[CAM-9498] Cannot store dates / timestamps after 2038 in MariaDB/MySQL Created: 02/Nov/18  Updated: 01/Feb/19  Resolved: 30/Jan/19

Status: Closed
Project: camunda BPM
Component/s: engine
Affects Version/s: 7.9.0
Fix Version/s: 7.11.0, 7.11.0-alpha1

Type: Bug Report Priority: L3 - Default
Reporter: Philipp Ossler Assignee: Thorben Lindhauer
Resolution: Fixed Votes: 0
Labels: SUPPORT
Remaining Estimate: 0 minutes
Time Spent: Not Specified
Original Estimate: 0 minutes

Issue Links:
Depedendency
is depended on by CAM-9636 Remove extra queries to prevent updat... Closed
Duplicate
is duplicated by CAM-9379 Problems with jobs that have activati... Closed
Related
is related to CAM-9505 On MariaDB and MySQL an update operat... Closed

 Description   

Currently, we use two different types to store a date value in a MariaDB/MySQL database: TIMESTAMP and DATETIME. The type TIMESTAMP has the limitation that it only works until 2038.

AT:

  • replace the type TIMESTAMP to allow dates after 2038
  • use one type for all dates in the database

References:



 Comments   
Comment by Philipp Ossler [ 02/Nov/18 ]

The biggest challenge is how to migrate the schema from an existing MariaDB / MySQL instance.

Comment by Thorben Lindhauer [ 29/Jan/19 ]

Some findings on MySQL/MariaDB timestamp handling and the jdbc driver (based on MariaDB jdbc driver 1.5.5):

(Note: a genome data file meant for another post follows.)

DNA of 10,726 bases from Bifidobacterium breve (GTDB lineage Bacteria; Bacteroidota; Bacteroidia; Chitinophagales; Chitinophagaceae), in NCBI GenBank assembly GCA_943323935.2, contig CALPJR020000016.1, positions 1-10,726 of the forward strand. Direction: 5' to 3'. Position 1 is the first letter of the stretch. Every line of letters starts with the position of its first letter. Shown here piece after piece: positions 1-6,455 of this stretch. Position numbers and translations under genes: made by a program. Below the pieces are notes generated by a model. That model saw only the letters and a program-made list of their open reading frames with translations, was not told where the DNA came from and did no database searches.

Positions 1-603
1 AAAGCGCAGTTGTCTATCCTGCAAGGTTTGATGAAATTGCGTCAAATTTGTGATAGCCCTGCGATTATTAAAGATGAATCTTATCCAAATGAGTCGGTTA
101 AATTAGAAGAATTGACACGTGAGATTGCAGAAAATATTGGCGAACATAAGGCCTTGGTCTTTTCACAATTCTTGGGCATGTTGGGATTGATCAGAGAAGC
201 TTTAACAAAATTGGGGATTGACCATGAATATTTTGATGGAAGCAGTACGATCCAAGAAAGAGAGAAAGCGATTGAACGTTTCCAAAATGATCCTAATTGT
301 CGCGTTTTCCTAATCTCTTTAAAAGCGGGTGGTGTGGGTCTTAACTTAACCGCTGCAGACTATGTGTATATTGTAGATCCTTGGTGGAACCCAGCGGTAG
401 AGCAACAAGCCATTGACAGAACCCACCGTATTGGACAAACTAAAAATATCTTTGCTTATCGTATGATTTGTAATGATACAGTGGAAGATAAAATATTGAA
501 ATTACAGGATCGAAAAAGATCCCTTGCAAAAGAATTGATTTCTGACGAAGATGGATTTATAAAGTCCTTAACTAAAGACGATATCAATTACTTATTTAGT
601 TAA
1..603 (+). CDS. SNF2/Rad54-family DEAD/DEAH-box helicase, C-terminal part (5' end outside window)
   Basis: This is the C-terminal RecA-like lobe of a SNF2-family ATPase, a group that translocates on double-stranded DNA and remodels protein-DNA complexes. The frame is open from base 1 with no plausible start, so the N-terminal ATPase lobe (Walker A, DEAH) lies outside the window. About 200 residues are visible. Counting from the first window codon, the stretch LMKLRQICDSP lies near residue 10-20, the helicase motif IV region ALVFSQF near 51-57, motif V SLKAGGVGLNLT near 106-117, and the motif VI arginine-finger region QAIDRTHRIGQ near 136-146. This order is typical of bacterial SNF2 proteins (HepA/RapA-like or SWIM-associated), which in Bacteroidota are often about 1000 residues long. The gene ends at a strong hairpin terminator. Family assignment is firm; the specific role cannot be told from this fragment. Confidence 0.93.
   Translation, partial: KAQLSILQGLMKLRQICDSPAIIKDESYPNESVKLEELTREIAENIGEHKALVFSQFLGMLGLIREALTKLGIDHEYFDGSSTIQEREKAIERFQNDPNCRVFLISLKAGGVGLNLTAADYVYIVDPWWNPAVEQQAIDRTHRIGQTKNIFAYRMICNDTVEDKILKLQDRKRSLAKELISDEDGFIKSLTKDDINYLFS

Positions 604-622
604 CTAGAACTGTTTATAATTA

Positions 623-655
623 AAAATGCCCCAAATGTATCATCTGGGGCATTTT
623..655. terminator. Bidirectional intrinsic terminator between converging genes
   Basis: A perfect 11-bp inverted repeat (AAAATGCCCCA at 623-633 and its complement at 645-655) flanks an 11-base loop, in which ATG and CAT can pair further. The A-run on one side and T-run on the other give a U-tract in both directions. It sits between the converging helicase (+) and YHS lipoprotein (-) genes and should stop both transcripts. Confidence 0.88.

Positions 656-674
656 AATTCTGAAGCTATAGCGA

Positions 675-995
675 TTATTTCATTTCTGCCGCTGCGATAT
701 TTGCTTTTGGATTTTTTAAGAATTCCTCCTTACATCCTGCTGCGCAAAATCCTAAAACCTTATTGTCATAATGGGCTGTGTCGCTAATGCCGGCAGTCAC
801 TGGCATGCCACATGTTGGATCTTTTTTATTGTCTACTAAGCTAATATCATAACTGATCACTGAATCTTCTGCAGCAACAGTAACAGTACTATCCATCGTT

Scenario:

  • A column is declared as TIMESTAMP
  • The JVM runs in UTC+1
  • The database runs in UTC-2
  • The session timezone is the same as the database timezone (so UTC-2)
  • There are no extra configuration string options declared
  • The application inserts the java.util.Date object that represents 10:40 UTC+1 == 9:40 UTC == 7:40 UTC-2

Behavior:

  1. The MariaDB driver detects the JVM's local time zone and fetches the corresponding java.util.Calendar
  2. It uses this calendar to convert the timestamp to the local time and sends the value '10:40' in the SQL query
  3. The database interprets this in the session timezone (i.e. 10:40 UTC-2, converts it to UTC and persists the timestamp 12:40 UTC
  4. When retrieving this value again, the same procedure is applied in the opposite direction, i.e. the session receives 10:40 UTC-2, ignores the session time zone and interprets the local time in the JVM's time zone

Side notes:

  • If the connection string parameter useLegacyDatetimeCode is set to false, then the JVM's time zone will not be considered when converting the Date to the parameter string. Instead, the setting serverTimezone and the session time zone are used.

Source:

  • Source code of the MariaDB JDBC driver; it is relatively straightforward to find how timestamps are processed and serialized
Comment by Nikola Koevski [ 30/Jan/19 ]

Several time zone scenarios were tested for running the update script:

Application Server TZ1 + DB Server TZ2 + DB Update Session TZ2 + useLegacyDatetimeCode flag true
Application Server TZ1 + DB Server TZ2 + DB Update Session TZ2 + useLegacyDatetimeCode flag false
Application Server TZ1 + DB Session TZ2 + DB Server TZ3 + DB Update Session TZ3 + useLegacyDatetimeCode flag true
Application Server TZ1 + DB Session TZ2 + DB Server TZ3 + DB Update Session TZ3 + useLegacyDatetimeCode flag false

In all the scenarios the update was successful and the engine operation was unchanged.

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